Nav: Home

Archives of Facial Plastic Surgery theme issue highlights work from Asia

July 19, 2010

Advances in facial plastic surgery that originated in Asia can benefit patients elsewhere in the world, according to an editorial in the July/August issue of Archives of Facial Plastic Surgery, one of the JAMA/Archives journals. This theme issue of the journal focuses on research from this part of the world.

"Facial plastic surgery in Asia is built on the same scientific foundations as the specialty in North America," write Joseph K. Wong, M.D., F.R.C.S.C., of Advanced Aesthetic Surgery Center, Toronto, Ontario, Canada, and Wayne F. Larrabee Jr., M.D., of University of Washington, Seattle, and editor of the Archives, in the editorial. Surgeons in China and other part of Asia have studied in North America and Europe, and are forming their own collaborations and programs. "Patients around the globe should benefit from this shared knowledge. We are proud that the Archives of Facial Plastic Surgery can contribute to this goal with our theme issue."

Articles in the issue focus on:
  • Cultural norms and other concepts in aesthetic evaluation
  • Revisions to double-eyelid procedures
  • New techniques and materials to augment the nasal dorsum and tip
  • Complications of procedures to lengthen the nose
  • Techniques to repair constricted ears
-end-
(Arch Facial Plast Surg. 2010;12[4]:217. Available pre-embargo to the media at www.jamamedia.org.)

Editor's Note: Please see the articles for additional information, including other authors, author contributions and affiliations, financial disclosures, funding and support, etc.

The JAMA Network Journals

Related Research Articles:

More Research News and Research Current Events

Trending Science News

Current Coronavirus (COVID-19) News

Top Science Podcasts

We have hand picked the top science podcasts of 2020.
Now Playing: TED Radio Hour

Listen Again: The Power Of Spaces
How do spaces shape the human experience? In what ways do our rooms, homes, and buildings give us meaning and purpose? This hour, TED speakers explore the power of the spaces we make and inhabit. Guests include architect Michael Murphy, musician David Byrne, artist Es Devlin, and architect Siamak Hariri.
Now Playing: Science for the People

#576 Science Communication in Creative Places
When you think of science communication, you might think of TED talks or museum talks or video talks, or... people giving lectures. It's a lot of people talking. But there's more to sci comm than that. This week host Bethany Brookshire talks to three people who have looked at science communication in places you might not expect it. We'll speak with Mauna Dasari, a graduate student at Notre Dame, about making mammals into a March Madness match. We'll talk with Sarah Garner, director of the Pathologists Assistant Program at Tulane University School of Medicine, who takes pathology instruction out of...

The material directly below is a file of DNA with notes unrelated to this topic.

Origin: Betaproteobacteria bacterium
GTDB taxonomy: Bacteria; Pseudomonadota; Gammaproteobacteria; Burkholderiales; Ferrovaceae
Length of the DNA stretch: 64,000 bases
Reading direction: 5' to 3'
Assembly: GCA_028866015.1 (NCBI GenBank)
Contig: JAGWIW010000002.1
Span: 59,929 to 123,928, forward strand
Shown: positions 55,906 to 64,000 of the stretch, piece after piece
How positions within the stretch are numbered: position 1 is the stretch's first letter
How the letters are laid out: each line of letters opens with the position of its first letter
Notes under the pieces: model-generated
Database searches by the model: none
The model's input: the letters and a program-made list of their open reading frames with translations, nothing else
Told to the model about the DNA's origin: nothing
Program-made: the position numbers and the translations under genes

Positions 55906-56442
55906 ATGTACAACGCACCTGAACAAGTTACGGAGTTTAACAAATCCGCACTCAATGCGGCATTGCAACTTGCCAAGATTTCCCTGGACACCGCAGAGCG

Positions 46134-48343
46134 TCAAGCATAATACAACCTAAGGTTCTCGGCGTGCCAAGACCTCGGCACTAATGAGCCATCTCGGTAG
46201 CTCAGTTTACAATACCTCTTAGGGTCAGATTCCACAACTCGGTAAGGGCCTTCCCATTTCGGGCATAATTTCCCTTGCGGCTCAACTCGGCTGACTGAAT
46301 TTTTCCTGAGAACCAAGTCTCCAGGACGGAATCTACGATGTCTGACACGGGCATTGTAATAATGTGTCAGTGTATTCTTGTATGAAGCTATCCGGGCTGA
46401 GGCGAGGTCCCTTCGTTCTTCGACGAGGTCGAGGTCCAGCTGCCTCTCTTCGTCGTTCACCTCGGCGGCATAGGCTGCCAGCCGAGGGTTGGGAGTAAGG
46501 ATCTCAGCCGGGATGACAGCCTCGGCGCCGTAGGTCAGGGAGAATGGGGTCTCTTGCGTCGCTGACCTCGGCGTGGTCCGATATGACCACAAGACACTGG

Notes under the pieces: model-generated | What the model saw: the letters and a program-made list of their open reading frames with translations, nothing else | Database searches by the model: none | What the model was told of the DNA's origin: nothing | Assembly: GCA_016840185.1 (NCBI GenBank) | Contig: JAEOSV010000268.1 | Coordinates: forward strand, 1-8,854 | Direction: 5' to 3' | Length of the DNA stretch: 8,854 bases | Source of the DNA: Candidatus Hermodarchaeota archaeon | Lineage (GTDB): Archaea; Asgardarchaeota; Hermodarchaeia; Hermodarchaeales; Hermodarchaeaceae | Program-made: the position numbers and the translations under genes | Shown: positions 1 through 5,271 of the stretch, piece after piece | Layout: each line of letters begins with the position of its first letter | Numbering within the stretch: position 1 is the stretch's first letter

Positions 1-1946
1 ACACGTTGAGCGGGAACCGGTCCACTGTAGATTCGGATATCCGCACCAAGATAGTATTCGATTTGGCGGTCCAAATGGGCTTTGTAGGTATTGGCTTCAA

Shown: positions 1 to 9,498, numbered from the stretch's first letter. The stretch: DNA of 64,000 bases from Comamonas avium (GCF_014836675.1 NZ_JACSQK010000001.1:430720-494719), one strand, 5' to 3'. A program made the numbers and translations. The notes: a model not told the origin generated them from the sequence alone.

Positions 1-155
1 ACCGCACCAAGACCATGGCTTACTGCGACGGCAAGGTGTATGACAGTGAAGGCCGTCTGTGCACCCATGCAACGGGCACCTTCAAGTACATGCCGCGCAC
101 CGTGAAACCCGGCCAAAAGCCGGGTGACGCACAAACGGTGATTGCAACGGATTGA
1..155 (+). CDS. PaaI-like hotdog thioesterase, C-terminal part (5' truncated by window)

Now Playing: Radiolab

What If?
There's plenty of speculation about what Donald Trump might do in the wake of the election. Would he dispute the results if he loses? Would he simply refuse to leave office, or even try to use the military to maintain control? Last summer, Rosa Brooks got together a team of experts and political operatives from both sides of the aisle to ask a slightly different question. Rather than arguing about whether he'd do those things, they dug into what exactly would happen if he did. Part war game part choose your own adventure, Rosa's Transition Integrity Project doesn't give us any predictions, and it isn't a referendum on Trump. Instead, it's a deeply illuminating stress test on our laws, our institutions, and on the commitment to democracy written into the constitution. This episode was reported by Bethel Habte, with help from Tracie Hunte, and produced by Bethel Habte. Jeremy Bloom provided original music. Support Radiolab by becoming a member today at Radiolab.org/donate.     You can read The Transition Integrity Project's report here.